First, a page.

Interest from across the department was so strong that we realized we needed to find ways to permanently document what we found and keep those interested involved. We created the CA History Project, a Facebook group for current and retired department employees to share information. And this has led to a number of follow-on projects, including recent efforts to help AFSA identify department personnel who died while serving abroad whose names were not previously recorded on the AFSA Memorial Plaques (which I will refer to here as “the memorial”) in the C Street lobby. We are now attempting to identify the locations of gravesites of department employees who were buried abroad, coordinating with the field to document and photograph their locations and, when necessary and if possible, arranging for cleanup of these gravesites. We intend to work with both AFSA and the diplomacy museum to make these locations known and accessible to the Foreign Service community.
We are also working on a video about two brave consular officers—Hiram Bingham IV and Myles Standish. While we were planning the exhibit, Consulate General Marseille and Embassy Paris informed us that they found a World War II–era register of passport services provided to U.S. citizens, a unique document related to the efforts of Bingham and Standish to issue visas to more than 2,500 Jewish refugees in France. Their actions were contrary to department policy at the time, and they saved thousands of lives in the process, personally extracting some individuals from a concentration camp and hiding them in their own homes before they could be smuggled to safety. Both officers eventually lost their jobs because of their efforts. The aim of the video is to share the story of courage of these two officers, as well as underlining the register’s importance to department and Holocaust scholarship. (For more on Bingham, see the June 2002 FSJ.)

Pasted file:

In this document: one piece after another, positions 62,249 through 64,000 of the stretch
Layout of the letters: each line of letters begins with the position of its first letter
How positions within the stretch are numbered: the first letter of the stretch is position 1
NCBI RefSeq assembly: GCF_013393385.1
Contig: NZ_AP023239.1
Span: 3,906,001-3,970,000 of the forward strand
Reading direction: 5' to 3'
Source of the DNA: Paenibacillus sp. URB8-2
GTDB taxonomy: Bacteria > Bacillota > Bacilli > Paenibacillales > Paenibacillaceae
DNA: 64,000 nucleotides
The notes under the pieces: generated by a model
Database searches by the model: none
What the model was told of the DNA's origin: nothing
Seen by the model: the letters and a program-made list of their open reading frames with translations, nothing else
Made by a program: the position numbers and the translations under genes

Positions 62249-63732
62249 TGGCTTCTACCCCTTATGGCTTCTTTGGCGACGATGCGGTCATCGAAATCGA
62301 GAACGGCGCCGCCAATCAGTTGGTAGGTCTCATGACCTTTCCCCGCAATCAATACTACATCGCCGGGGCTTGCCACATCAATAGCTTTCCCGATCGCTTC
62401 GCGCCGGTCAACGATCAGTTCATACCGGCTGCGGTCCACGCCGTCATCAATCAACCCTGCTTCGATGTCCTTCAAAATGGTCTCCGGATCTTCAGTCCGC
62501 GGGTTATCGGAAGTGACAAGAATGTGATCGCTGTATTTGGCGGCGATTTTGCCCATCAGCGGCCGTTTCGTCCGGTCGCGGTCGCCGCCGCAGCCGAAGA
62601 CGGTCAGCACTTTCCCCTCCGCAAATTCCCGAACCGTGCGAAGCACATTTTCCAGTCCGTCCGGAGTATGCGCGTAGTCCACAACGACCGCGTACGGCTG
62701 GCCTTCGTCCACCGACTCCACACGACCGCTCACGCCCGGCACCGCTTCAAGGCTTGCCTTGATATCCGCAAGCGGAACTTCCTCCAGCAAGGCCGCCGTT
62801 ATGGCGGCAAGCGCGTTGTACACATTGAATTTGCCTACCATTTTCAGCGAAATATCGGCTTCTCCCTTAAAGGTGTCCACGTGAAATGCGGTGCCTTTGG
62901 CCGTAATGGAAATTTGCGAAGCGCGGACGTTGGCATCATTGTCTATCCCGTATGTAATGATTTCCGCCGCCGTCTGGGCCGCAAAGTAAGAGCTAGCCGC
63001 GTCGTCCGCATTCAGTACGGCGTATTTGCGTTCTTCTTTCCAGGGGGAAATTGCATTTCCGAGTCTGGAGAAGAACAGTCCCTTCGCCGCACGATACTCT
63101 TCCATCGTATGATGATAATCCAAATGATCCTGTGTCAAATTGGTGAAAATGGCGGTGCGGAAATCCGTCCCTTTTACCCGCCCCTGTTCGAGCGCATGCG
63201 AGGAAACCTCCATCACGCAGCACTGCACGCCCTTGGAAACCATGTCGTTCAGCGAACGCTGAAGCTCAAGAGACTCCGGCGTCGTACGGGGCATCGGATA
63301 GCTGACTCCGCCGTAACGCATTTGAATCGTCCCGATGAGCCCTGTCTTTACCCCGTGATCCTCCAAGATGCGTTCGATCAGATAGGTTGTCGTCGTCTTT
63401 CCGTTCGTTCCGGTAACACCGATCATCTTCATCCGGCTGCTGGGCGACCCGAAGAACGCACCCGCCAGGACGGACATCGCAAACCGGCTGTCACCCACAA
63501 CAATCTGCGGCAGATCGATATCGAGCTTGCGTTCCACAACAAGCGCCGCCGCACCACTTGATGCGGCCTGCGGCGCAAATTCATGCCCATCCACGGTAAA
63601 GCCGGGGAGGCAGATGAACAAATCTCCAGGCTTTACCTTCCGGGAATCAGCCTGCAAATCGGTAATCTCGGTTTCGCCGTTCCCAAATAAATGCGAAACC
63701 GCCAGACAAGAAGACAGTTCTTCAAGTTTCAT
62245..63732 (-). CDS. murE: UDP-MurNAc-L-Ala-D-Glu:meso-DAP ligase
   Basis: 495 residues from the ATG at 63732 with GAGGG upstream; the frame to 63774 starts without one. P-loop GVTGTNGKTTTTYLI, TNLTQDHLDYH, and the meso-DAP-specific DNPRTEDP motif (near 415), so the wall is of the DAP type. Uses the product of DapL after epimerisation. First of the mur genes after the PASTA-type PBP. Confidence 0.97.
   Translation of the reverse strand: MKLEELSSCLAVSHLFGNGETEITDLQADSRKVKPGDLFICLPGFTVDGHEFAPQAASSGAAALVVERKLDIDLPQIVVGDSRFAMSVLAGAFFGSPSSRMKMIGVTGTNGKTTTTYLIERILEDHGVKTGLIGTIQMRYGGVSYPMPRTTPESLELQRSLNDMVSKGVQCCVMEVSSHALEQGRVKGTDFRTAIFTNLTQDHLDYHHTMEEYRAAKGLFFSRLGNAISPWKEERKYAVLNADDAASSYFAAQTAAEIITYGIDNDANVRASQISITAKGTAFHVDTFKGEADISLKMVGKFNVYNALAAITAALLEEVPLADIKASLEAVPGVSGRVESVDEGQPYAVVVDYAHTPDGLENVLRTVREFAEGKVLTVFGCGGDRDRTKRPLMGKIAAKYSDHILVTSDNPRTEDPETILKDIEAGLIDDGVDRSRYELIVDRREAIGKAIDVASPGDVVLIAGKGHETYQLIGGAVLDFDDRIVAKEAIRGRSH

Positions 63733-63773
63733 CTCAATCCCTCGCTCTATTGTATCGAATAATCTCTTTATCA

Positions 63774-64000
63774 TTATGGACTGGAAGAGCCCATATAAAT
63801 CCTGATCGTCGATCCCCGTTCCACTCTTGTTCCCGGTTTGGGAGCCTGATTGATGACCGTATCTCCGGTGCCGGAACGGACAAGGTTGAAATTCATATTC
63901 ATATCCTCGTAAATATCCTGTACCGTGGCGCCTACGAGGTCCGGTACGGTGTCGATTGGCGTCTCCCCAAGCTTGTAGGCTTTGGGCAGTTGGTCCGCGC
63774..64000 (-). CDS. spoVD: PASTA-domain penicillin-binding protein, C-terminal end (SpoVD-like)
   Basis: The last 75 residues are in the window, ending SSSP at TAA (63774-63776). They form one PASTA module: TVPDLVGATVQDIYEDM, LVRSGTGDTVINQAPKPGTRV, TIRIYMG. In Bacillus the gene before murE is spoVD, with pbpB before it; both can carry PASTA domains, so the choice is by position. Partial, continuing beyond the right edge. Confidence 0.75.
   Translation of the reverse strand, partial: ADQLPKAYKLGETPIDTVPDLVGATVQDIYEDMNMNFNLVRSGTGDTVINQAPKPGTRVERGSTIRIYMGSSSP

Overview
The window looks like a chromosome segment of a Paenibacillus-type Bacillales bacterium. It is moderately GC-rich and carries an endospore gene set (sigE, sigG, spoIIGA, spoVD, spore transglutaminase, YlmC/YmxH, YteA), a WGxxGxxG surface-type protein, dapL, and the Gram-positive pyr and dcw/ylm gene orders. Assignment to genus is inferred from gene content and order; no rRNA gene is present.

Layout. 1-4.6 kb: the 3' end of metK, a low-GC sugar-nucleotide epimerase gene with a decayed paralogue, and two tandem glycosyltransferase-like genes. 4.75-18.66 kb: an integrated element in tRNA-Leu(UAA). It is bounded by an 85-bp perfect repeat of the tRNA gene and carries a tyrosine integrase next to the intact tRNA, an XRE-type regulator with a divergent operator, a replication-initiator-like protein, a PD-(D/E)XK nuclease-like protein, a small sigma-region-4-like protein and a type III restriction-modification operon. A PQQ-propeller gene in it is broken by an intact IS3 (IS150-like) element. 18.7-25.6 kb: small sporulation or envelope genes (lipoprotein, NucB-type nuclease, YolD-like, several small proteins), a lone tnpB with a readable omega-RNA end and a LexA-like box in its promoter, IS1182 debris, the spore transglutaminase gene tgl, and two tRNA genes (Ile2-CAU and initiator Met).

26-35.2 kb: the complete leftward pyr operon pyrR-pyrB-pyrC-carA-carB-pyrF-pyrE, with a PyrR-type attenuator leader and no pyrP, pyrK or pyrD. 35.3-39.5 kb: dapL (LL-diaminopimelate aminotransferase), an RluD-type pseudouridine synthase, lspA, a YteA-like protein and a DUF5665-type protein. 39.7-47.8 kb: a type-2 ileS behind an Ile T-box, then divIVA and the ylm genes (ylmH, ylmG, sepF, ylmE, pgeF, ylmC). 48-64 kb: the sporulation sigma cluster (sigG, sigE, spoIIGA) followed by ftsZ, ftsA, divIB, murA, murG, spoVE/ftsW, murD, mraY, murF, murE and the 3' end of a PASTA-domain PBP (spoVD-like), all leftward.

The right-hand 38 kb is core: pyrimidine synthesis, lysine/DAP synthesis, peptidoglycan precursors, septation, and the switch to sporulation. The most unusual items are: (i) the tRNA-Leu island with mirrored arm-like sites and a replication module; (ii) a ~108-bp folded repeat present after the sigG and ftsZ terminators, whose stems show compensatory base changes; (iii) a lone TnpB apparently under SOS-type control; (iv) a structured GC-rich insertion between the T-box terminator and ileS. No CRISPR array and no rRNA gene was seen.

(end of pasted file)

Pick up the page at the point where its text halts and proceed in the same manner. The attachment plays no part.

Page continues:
Between the 1790s and 1960s, the State Department tracked more than 6,500 consular and other diplomatic assignments on handwritten index cards. Now, we are in the planning stages of developing an online, publicly accessible database, including an indexed version of these consular cards, with links to photographs and information about the individuals listed when available. The public will be allowed to contribute their own materials related to these employees to further flesh out biographical details.
Of the many index cards, 807 cases of overseas deaths were recorded; we found most of them did not qualify to be added to the memorial. Either the individuals had died of natural causes or diseases that could have been contracted within the United States, or they had died shortly after being medevaced back to the country. While researching the causes of death to determine whether they met AFSA’s criteria for inclusion, we uncovered stories of service that deserve to be told, even if the individuals are not listed on the memorial.
Among those names we reviewed, we found a reference to the death of an early U.S. consul in Peru, J.B. Prevost, who probably died of a combination of natural causes and exposure in November 1825 on the road between Arequipa and Cusco, his remains tossed out of a roadside shelter into the snow. He was later buried nearby by a concerned American sent to find him. Our research revealed that this consul was, in fact, John Bartow Prevost, the stepson of Aaron Burr and a member of what is now the Louisiana Supreme Court. While he has a grave marker in the family plot in Ridgefield, New Jersey, we aren’t entirely sure if Prevost’s remains were ever repatriated. We hope to find out through additional research.